George Bennett insists his Tour de France aspirations remain undiminished despite the emergence of a world-class rider on his team.

Bennett skipped the 2018 Tour to contest the Giro d'Italia and Vuelta a Espana, and his LottoNL-Jumbo team shone despite his absence, with Primoz Roglic finishing fourth and Steven Kruijswijk fifth.

Roglic's performance was the most notable, with the 28-year-old Slovenian winning a stage as he confirmed his status as one of the world's best stage race riders and a threat to win a future Tour.

So how does that impact the leadership ambitions of Bennett?

Advertisement

According to the 28-year-old climber, 12th when leading the team at last year's Tour before he withdrew due to illness, there shouldn't be any issues.

"I've raced a lot with Primoz and Stevie and we often share leaderships - it's a good relationship the three of us have between each other. You see other teams have the double-pronged approach or even three guys, and if it's done right, it can be a real strength and provide more opportunities for me next year in terms of the Tour," he told Radio Sport.

Bennett admits the success of his team "definitely made [the Tour] harder to miss" but believes team-mates contending for the title can benefit his personal goals as well.

"We're a team which really gets on well and it can only be an advantage if we play off each other. You can send one guy up the road and if he's a genuine threat, it sends other teams on to the back foot.

"If managed properly and if we're all civil adults about it, I think there's no trouble. In Tirreno [Adriatico], I was racing with Primoz and we shared leadership, and the same with me and Stevie in [Volta a] Catalunya, and it all worked out great.

"We're pretty lucky like that; you see in other teams the internal rivalry being detrimental."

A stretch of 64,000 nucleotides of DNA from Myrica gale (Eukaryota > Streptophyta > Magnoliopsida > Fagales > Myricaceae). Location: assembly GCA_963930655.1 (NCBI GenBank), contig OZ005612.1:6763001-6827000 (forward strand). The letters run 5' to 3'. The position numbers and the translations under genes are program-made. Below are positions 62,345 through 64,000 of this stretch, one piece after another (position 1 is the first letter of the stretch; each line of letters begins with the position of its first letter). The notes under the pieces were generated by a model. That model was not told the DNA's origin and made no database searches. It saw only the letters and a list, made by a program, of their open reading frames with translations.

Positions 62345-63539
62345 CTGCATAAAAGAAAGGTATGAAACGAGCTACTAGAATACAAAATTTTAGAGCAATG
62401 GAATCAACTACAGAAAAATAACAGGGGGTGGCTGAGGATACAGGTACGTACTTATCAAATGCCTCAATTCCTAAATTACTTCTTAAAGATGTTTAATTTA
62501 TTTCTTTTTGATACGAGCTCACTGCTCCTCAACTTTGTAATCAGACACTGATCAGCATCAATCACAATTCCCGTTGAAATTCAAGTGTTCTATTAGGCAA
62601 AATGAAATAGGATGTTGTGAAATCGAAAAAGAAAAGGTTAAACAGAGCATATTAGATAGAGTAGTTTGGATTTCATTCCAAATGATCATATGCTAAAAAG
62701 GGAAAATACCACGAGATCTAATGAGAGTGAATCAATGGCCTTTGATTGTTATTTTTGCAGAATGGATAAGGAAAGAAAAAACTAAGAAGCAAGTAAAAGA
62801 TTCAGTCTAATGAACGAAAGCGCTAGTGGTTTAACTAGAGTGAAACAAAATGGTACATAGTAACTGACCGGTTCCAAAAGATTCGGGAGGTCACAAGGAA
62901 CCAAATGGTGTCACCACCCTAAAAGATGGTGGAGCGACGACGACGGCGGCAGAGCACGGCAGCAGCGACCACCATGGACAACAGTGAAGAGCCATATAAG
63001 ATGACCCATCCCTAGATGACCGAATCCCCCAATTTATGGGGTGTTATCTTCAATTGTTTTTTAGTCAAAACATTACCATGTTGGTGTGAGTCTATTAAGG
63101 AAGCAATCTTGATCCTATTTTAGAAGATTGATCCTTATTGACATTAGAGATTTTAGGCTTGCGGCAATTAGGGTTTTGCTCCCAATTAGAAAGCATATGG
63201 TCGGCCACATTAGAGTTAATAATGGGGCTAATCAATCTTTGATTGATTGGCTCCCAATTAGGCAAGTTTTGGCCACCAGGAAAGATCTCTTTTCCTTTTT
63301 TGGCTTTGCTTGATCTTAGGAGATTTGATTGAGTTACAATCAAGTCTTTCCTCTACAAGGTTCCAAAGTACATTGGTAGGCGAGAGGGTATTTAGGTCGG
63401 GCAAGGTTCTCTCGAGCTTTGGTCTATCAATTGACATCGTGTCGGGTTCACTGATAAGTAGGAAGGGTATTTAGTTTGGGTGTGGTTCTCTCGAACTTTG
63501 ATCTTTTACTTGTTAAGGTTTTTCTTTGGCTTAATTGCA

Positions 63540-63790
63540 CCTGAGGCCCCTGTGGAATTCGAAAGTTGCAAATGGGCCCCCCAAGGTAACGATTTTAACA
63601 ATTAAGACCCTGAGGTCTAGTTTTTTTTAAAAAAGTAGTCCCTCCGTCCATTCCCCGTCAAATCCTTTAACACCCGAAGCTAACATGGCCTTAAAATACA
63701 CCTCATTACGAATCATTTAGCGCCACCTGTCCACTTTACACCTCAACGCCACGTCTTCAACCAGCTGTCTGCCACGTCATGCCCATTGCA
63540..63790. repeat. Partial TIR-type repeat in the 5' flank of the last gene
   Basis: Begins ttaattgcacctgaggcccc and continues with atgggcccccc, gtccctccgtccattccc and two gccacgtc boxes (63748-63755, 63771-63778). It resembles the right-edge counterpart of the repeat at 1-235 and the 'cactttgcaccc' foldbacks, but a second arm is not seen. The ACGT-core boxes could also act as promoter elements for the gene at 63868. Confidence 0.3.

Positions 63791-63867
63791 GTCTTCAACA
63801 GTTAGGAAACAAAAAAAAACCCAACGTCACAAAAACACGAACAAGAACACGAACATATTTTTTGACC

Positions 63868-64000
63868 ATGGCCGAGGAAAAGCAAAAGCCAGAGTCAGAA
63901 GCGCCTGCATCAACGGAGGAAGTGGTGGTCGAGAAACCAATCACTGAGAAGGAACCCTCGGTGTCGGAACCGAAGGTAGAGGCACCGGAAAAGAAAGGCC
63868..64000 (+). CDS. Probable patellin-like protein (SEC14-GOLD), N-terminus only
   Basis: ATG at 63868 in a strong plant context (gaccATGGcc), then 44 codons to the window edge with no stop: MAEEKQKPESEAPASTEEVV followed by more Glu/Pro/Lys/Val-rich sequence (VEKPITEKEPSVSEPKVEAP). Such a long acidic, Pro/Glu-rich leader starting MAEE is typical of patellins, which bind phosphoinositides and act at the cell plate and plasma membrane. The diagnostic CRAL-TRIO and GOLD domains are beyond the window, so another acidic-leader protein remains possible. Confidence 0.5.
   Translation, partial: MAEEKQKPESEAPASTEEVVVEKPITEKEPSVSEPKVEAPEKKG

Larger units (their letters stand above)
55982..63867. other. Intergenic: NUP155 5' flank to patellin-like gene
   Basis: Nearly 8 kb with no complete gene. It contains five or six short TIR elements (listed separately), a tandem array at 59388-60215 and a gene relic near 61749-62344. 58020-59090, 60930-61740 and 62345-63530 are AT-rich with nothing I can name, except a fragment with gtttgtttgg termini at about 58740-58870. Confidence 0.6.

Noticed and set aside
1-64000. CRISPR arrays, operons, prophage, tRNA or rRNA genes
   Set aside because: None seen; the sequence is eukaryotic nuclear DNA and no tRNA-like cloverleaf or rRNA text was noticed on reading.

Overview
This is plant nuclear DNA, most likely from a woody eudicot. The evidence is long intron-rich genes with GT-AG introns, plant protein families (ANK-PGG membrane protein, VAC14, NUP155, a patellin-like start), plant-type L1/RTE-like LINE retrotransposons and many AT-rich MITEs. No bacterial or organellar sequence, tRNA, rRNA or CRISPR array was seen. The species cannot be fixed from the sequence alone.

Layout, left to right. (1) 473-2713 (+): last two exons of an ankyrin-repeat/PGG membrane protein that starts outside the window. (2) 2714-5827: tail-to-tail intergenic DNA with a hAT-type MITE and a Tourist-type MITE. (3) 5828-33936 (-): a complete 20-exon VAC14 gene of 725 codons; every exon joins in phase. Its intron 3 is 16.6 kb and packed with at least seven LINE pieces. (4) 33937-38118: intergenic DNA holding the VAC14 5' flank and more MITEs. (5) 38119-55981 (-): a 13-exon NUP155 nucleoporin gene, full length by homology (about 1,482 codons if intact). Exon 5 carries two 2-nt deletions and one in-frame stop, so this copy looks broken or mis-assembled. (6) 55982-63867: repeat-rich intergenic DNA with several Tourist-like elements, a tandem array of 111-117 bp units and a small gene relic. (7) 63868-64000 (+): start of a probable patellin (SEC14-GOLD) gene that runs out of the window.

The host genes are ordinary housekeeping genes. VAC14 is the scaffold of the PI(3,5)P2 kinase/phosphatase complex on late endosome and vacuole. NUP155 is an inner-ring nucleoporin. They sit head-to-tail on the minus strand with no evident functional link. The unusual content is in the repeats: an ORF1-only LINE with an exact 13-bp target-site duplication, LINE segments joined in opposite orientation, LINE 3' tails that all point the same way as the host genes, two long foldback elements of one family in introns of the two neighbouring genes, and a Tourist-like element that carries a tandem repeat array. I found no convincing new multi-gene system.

Bennett is likely to be team leader at the final Grand Tour of the year, the Vuelta, which starts on August 25, and is looking to back up his career-best eighth-place finish at the Giro with another strong performance.

Bennett has been training in the mountains for the past five weeks and is competing in one race before the Vuelta - the Tour of Poland, which started overnight. There, he's up against quality riders - the Team Sky duo of Michal Kwiatkowski and Sergio Luis Henao, 2017 winner Dylan Teuns, and Giro rivals Simon Yates, Thibaut Pinot and Fabio Aru.

Bennett isn't going all-out for major glory in Poland but wants to be in the mix as he tries out different training techniques and build-up strategies.

"I want to try and get through with a lower stress level - there's not pressure on for results or big personal ambitions because I think that was one thing - once I got to the Giro, I was already pretty tired.

"We're trying a few different approaches and we're going with a real low-stress approach for Poland.

"I want to be good - if you're not good in Poland, you're leaving it pretty late to be really good a few weeks later. The main thing I want out of Poland is the race intensity, especially focusing on those short, explosive finishes that are typical of a race like Poland and you see a lot of in the first weeks of the Vuelta."

While Bennett is still aiming for a quality result, he'll be taking a safety-first approach with bigger goals on the horizon.

"There's a couple of hectic finishes, one of them is just out of control - it's basically an 80km-90km sprint down the hill to the finish line. I'll be keeping out of that.

"Normally when you're riding for the overall, you have to be up there in the sprint stages in case there's a split in the bunch but I'll probably just kick around in the back and hope there's not a split, and if there is, that's just unlucky - I might take a hit to the GC but just remove the danger of being up there and save that for the three weeks in Spain, where you have to be there every day."